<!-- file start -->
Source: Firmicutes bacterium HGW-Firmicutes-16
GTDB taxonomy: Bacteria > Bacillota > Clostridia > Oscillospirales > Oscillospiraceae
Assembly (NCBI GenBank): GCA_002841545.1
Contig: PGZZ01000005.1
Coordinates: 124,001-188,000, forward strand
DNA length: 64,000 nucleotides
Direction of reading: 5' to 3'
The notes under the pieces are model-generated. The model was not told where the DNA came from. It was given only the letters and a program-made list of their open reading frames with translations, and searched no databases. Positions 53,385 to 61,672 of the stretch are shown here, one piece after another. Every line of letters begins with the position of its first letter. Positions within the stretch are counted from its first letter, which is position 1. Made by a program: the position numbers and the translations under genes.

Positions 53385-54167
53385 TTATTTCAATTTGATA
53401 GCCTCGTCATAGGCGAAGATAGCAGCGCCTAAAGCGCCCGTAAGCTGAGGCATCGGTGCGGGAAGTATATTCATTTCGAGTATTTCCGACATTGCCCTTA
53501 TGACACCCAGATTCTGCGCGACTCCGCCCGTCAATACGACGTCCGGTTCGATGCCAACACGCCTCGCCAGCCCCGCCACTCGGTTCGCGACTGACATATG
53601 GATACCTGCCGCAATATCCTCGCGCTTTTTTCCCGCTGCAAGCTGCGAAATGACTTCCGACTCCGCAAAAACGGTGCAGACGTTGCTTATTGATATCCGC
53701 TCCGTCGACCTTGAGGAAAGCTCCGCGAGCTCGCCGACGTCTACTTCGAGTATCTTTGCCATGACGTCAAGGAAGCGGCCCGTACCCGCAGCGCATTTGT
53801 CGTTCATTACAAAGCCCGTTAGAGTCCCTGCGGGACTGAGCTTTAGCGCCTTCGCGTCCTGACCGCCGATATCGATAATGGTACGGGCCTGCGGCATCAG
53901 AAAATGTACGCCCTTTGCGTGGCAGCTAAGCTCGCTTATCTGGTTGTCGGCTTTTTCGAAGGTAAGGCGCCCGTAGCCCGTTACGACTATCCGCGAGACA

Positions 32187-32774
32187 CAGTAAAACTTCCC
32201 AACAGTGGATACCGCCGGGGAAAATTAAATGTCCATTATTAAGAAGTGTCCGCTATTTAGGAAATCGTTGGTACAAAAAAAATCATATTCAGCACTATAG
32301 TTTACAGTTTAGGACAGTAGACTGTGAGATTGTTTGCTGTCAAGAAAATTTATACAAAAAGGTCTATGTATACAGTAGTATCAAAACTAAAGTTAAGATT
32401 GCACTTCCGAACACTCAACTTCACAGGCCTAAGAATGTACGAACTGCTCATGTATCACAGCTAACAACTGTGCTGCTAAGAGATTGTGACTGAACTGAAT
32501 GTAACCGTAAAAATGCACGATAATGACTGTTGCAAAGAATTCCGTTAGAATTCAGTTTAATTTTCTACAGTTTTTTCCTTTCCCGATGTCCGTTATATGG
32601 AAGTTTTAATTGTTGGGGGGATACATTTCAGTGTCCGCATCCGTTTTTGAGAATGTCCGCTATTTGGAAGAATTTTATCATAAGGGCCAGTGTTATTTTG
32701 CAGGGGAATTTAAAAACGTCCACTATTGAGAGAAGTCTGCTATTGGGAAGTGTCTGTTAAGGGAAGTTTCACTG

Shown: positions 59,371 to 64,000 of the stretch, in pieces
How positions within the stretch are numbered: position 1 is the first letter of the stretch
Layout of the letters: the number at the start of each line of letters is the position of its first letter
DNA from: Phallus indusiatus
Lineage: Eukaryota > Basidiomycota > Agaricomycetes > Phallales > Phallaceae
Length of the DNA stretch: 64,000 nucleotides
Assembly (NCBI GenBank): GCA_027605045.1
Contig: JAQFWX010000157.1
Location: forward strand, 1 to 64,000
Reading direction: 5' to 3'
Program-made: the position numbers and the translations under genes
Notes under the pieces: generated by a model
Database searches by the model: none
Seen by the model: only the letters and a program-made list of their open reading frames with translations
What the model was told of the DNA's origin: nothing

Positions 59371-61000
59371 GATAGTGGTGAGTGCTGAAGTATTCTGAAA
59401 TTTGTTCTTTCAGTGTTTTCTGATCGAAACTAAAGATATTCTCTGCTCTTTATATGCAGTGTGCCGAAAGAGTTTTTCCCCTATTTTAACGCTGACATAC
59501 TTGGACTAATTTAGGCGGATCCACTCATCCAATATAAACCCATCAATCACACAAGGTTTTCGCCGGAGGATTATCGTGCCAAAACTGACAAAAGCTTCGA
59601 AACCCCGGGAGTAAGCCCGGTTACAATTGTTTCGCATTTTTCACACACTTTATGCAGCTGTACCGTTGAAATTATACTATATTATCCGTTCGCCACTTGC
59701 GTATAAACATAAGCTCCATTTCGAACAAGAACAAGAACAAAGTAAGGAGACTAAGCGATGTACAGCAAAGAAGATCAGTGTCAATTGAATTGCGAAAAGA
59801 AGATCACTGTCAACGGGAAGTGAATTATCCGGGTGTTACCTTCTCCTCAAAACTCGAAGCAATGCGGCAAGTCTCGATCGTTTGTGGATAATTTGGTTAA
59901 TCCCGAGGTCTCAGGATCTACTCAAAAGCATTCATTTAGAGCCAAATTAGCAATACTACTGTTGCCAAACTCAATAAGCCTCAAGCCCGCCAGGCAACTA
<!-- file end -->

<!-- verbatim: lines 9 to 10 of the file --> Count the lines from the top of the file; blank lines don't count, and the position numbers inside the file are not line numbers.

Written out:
Positions 53385-54167
53385 TTATTTCAATTTGATA